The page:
Changes in our bodies are natural results of the aging process. Due to decreased activity levels and changes to the metabolism, many older adults report slight decreases in their appetite starting as early as age 60.
While minor changes to appetite are not a major source of concern, maintaining a balanced, nutritious diet is a key factor in promoting long-term health. Fortunately, a little creativity in the kitchen can go a long way towards ensuring less food (and associated health benefits) are left on the table. Read on to learn more.
Don’t ignore major changes in appetite or weight
While a gradual decrease in appetite can be normal, certain age-related medical complications can contribute to sudden change in weight and/or interest in food. These include:
- Difficulty grocery shopping, preparing meals, or using utensils.
- Difficulty chewing due to dental issues, dentures, or dry mouth.
- Dehydration, which can contribute to low appetite.
- New medications that may impact hormonal balance.
- Gastrointestinal changes that make digesting uncomfortable.
- Loss of smell or taste.
If you notice sudden, major changes in appetite or weight for yourself or a loved one, consider scheduling a doctor’s visit. To make the visit more beneficial, think about documenting everything you eat and drink in the days prior to your visit so your medical team has a better sense of your eating habits.
Add exercise to the menu
Try to work a walk around the neighborhood, household chores, or low-impact exercise into your daily routine. Regular physical exercise can help maintain a steadier metabolism and make it easier to clean your plate.
Consider smaller, more frequent meals
While many swear by three square meals a day, a lowered appetite means you may be leaving a lot of critical nutrients and calories on your plate. Consider expanding your menu plans to include five smaller meals every day. Doing so will make it easier to clean your plate and avoid the uncomfortable feeling of being too full after a large meal.
Embrace the spice rack
Many older adults report decreased smell and taste as they age. Naturally, this means it can be a lot harder to get excited about a meal when every bite tastes the same.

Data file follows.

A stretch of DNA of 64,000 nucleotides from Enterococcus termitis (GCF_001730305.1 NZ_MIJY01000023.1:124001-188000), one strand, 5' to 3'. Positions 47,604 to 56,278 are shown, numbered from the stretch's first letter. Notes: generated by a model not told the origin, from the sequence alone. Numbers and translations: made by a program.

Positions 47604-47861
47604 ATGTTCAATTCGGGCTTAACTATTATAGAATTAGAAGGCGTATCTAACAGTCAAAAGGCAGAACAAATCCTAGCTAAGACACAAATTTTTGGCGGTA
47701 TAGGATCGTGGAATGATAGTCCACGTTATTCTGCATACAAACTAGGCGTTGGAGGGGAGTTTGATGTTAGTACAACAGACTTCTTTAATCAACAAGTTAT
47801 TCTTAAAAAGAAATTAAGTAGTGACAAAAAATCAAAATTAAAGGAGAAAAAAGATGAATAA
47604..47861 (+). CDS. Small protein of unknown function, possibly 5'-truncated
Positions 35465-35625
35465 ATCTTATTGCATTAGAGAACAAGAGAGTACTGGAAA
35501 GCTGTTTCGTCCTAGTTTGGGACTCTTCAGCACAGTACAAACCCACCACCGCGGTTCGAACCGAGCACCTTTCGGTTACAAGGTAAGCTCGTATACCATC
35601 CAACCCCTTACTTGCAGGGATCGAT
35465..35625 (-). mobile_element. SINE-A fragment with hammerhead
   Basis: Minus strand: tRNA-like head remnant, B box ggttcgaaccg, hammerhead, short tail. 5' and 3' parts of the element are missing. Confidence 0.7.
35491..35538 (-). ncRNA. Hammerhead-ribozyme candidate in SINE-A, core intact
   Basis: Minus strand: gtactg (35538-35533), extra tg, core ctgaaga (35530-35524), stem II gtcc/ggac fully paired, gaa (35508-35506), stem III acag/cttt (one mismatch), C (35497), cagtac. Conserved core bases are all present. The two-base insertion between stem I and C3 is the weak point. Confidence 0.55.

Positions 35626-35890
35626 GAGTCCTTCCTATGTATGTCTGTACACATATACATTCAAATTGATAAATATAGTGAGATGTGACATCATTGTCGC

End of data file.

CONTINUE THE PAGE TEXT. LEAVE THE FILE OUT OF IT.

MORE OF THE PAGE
While many older-adult-friendly cookbooks recommend boiled or steamed dishes as healthier alternatives to roasting or frying, they often skimp on seasoning. Consider adding low-sodium spices like basil, rosemary, and paprika to your dishes to give them a bit more personality and make it easier to enjoy the flavors.
Put color on your plate
In addition to tasting bland, steamed and boiled foods rarely have the looks to inspire an appetite.
To add a bit more spark to your dishes, consider shopping for brighter foods, or including more colorful flourishes to a meal. Anything from sweet potatoes, fresh greens, slices of tomato, avocados, or fresh fruit can take a dish from “beige” to “bellissimo,” while providing vital nutrients and antioxidants.
Make meals bite-sized or finger-friendly
Decreased manual dexterity can make working with traditional eating utensils a frustrating or even embarrassing process for some older adults.
Rather than serving meals that require extensive use of utensils, consider serving food that can be eaten by hand, or is already cut into bite-sized portions. Additionally, sandwiches keep well and require no utensils to eat, making them ideal for people who struggle with traditional eating utensils.
Not all meals can easily be made finger-friendly, so purchasing utensils with thicker grips can help those with limited fine motor function continue to feed themselves and maintain independence longer.
Dinner with friends
While a table for one can be fun, nearly every culture on the planet sees eating as a social activity. Having a friend at the dinner table can make the process of meal preparation and eating much more enjoyable and encourage an older adult to spend more time eating than if they are passively watching television.
Enjoying a meal with company is also a wonderful way to remain socially engaged and lower an older adult’s risk of social isolation and loneliness, which carry their own significant health hazards.
Saving leftovers is a great way to ensure a healthy snack is never farther than a quick trip to the refrigerator, but some care and organization is required.
When packing away leftovers, write the date that the food was cooked on the outside of the food container in large, visible handwriting to avoid accidentally eating spoiled food and potentially experiencing food poisoning or other possible health hazards. Because an older adult may not have the same sense of taste and smell they once had, good labeling is the most reliable way to avoid eating food that’s gone bad.
Additionally, set aside a few minutes twice a week to check your refrigerator for old leftovers and toss anything that has sat for more than 3 to 4 days.
We hope these tips help keep things more engaging at the dinner table. Maintaining a healthy, regular diet can be a challenge at any age, but the assistance of a dedicated home caregiver has been an absolute lifeline for many of our clients.
A home health caregiver can shop for groceries, cook meals in line with your nutritional needs and preferences, and keep you company at the table, allowing you to worry less about your next meal and focus on what’s most important to you.
To learn more about SelectCare and how we have helped older adults live healthier, happier lives in their long-time homes for nearly 40 years, call SelectCare today or request a free in-home care guide.